Wireless… button-less… battery-less?
That frustration building up from constantly seeing that red battery icon on the side of your screen, making you run around in look for a port to charge your phone could be just a memory we leave in the past.
The only real problem facing mobile phone users over recent years could be related to the battery power... or the lack of it.
As unbelievable as it may sound, engineers at the University of Washington could be on the verge of cracking the codes to a revolutionary invention that will change the mobile phones industry for many years to come.
According to Shyam Gollakota, associate professor in the Paul G. Allen School of Computer Science & Engineering at the UW, “We’ve built what we believe is the first functioning cellphone that consumes almost zero power.”
Researchers at the Paul G. Allen School of Computer Science & Engineering have created the first ever mobile powered without a battery. We’re in the process of witnessing a major leap forward into a world free of cords and dying phones.
Inspired by components used during the cold war, this radio technology dates back to the Soviet Union era. The device uses ambient radio signals and light to make voice calls using off-the-shelf components found in most stores.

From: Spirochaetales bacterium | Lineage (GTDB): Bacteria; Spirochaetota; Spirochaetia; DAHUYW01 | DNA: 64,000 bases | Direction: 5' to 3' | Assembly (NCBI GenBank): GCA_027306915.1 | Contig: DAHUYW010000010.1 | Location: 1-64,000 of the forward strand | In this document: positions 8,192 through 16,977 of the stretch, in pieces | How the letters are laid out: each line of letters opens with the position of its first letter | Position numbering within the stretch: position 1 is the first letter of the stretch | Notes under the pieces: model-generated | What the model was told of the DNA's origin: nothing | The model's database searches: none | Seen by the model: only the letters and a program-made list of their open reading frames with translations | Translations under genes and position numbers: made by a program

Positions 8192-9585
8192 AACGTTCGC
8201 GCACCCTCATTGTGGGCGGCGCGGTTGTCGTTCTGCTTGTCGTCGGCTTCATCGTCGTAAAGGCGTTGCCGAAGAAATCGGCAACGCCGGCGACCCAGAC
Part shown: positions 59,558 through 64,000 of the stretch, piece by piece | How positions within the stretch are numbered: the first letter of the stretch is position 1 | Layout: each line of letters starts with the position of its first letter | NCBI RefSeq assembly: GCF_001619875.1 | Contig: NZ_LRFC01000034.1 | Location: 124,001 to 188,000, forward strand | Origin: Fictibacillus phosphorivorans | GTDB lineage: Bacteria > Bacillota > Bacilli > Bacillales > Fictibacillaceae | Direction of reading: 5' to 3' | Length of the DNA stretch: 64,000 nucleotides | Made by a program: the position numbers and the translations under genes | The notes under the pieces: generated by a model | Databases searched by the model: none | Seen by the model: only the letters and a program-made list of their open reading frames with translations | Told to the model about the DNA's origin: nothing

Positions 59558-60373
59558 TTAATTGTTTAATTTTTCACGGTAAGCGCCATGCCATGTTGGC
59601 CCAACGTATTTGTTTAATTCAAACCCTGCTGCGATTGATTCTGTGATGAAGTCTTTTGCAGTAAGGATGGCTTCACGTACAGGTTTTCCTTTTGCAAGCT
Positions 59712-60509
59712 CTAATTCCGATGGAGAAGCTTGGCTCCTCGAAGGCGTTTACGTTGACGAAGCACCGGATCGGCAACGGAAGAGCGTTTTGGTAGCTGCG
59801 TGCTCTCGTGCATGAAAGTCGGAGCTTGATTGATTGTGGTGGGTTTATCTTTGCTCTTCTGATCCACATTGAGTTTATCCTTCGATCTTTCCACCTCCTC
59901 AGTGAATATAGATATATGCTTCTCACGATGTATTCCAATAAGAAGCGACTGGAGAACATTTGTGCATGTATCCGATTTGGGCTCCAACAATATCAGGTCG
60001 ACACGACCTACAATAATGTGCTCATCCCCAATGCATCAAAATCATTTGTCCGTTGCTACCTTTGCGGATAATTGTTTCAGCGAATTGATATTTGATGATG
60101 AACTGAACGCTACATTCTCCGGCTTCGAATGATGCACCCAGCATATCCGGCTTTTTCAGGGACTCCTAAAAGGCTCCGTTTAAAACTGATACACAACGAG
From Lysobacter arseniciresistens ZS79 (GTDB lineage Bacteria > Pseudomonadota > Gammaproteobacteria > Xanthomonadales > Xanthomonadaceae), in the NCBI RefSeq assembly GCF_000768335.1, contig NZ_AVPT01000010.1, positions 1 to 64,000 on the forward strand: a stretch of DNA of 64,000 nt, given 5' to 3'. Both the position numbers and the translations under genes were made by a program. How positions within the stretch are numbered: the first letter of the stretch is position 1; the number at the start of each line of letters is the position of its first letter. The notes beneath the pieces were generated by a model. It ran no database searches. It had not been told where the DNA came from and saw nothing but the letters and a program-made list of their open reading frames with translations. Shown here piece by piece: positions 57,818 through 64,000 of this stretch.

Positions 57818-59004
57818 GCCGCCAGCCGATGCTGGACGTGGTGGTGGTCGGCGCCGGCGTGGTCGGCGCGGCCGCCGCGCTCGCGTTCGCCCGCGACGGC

The smartphone created by UW researchers is a board with number keys from 0-9 and a * and a # button. The device sends a series of digital pulses to a receiver, which later on encodes them into a Skype call.
This is just the beginning according to the researchers, “You could imagine in the future that all cell towers or Wi-Fi routers could come with our base station technology embedded in it, and if every house has a Wi-Fi router in it, you could get battery-free cell-phone coverage everywhere." says Vamsi Talla, a research associate at UW.
With future aims of using Wi-Fi technology to power a battery-less phone, the future can only be bright for us lazy Nomophobics.